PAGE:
5. Studying 3D Spherical Shell Convection using ASPECT

    NASA Astrophysics Data System (ADS)

    Euen, G.; King, S. D.; Liu, S.

    2016-12-01

    Modeling convection in spherical geometries is crucial to gain an understanding of planet-scale mantle processes. However, modeling 3D spherical shells is computationally challenging. Few studies have been done using full 3D spherical shells. Here I present test cases for modeling 3D spherical shells using ASPECT. These cases are based on previous work using CitcomS done by Zhong et al., 2008. The cases were run on the BlueRidge and NewRiver clusters at ARC at Virginia Tech. Cases were run using varying numbers of processors and 2-5 global mesh refinements. Each added refinement increases the number of cells by a factor of 8. Two global refinements corresponds to 6,144 cells, three refinements have 49,152 cells, four refinements have 393,216 cells, and five refinements have 3,145,728 cells. To make these results comparable to Zhong et al., 2008 all adaptive mesh refinement was turned off. Cases ran very sporadically at first, with three major error types emerging. However, after ASPECT version 1.5.0 was released and the latest version was cloned from Github and built July 10 th -15 th , 2016, the cases ran with no errors. It should be noted that 2D spherical cases ran with no errors throughout the testing. ASPECT results matched well with the Zhong et al., 2008 results. We will present results varying the refinement and number of processors to demonstrate scaling and efficiency of the code for spherical problems.

  6. Low Mach Number Modeling of Convection in Helium Shells on Sub-Chandrasekhar White Dwarfs. II. Bulk Properties of Simple Models

    SciTech Connect

    Jacobs, A. M.; Zingale, M.; Nonaka, A.; Almgren, A. S.; Bell, J. B.

    2016-08-10

    The dynamics of helium shell convection driven by nuclear burning establish the conditions for runaway in the sub-Chandrasekhar-mass, double-detonation model for SNe Ia, as well as for a variety of other explosive phenomena. In this paper, we explore these convection dynamics for a range of white dwarf core and helium shell masses in three dimensions using the low Mach number hydrodynamics code MAESTRO. We present calculations of the bulk properties of this evolution, including time-series evolution of global diagnostics, lateral averages of the 3D state, and the global 3D state. We find a variety of outcomes, including quasi-equilibrium, localized runaway, and convective runaway. Finally, our results suggest that the double-detonation progenitor model is promising and that 3D dynamic convection plays a key role.

  7. Low Mach Number Modeling of Convection in Helium Shells on Sub-Chandrasekhar White Dwarfs. II. Bulk Properties of Simple Models

    DOE PAGES

    Jacobs, A. M.; Zingale, M.; Nonaka, A.; ...

    2016-08-10

    The dynamics of helium shell convection driven by nuclear burning establish the conditions for runaway in the sub-Chandrasekhar-mass, double-detonation model for SNe Ia, as well as for a variety of other explosive phenomena. In this paper, we explore these convection dynamics for a range of white dwarf core and helium shell masses in three dimensions using the low Mach number hydrodynamics code MAESTRO. We present calculations of the bulk properties of this evolution, including time-series evolution of global diagnostics, lateral averages of the 3D state, and the global 3D state. We find a variety of outcomes, including quasi-equilibrium, localized runaway,more » and convective runaway. Finally, our results suggest that the double-detonation progenitor model is promising and that 3D dynamic convection plays a key role.« less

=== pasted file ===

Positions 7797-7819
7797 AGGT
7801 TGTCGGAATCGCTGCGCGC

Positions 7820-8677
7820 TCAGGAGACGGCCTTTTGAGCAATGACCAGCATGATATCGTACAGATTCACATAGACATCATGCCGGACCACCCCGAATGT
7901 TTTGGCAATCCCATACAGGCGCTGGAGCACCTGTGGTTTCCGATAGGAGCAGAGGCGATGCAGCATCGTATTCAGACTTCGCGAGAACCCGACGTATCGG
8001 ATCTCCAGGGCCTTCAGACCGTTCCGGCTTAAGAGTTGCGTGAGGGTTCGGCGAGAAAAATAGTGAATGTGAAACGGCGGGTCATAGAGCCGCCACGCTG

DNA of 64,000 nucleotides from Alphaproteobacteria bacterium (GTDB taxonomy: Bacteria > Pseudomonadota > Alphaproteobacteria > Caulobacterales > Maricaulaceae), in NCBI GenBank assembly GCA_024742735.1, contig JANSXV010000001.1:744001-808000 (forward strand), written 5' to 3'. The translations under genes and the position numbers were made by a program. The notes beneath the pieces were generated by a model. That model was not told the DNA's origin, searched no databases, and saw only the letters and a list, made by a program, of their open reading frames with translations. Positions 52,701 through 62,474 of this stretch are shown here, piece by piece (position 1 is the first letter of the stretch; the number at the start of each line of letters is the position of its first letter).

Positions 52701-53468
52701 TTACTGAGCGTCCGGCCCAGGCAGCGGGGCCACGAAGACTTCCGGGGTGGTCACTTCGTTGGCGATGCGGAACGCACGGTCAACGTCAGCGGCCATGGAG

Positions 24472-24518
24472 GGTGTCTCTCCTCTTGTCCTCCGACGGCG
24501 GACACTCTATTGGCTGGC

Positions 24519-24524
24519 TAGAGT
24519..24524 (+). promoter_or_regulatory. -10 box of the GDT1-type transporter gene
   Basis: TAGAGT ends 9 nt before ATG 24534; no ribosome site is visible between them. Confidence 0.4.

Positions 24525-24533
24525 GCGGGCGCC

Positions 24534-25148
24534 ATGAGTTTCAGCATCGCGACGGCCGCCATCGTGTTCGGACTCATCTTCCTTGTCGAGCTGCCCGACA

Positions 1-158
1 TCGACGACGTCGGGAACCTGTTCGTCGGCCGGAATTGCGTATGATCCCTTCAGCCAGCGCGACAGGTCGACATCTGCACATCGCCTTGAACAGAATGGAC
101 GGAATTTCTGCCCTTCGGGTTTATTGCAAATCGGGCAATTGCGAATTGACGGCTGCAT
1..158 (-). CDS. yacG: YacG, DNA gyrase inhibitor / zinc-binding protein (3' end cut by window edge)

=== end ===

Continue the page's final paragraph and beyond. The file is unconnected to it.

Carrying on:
8. Low Mach Number Modeling of Convection in Helium Shells on Sub-Chandrasekhar White Dwarfs. II. Bulk Properties of Simple Models

    NASA Astrophysics Data System (ADS)

    Jacobs, A. M.; Zingale, M.; Nonaka, A.; Almgren, A. S.; Bell, J. B.

    2016-08-01

    The dynamics of helium shell convection driven by nuclear burning establish the conditions for runaway in the sub-Chandrasekhar-mass, double-detonation model for SNe Ia, as well as for a variety of other explosive phenomena. We explore these convection dynamics for a range of white dwarf core and helium shell masses in three dimensions using the low Mach number hydrodynamics code MAESTRO. We present calculations of the bulk properties of this evolution, including time-series evolution of global diagnostics, lateral averages of the 3D state, and the global 3D state. We find a variety of outcomes, including quasi-equilibrium, localized runaway, and convective runaway. Our results suggest that the double-detonation progenitor model is promising and that 3D dynamic convection plays a key role.

  9. Time-implicit hydrodynamical simulations of stellar interiors: Application to turbulent convection

    NASA Astrophysics Data System (ADS)

    Viallet, M.

    2012-12-01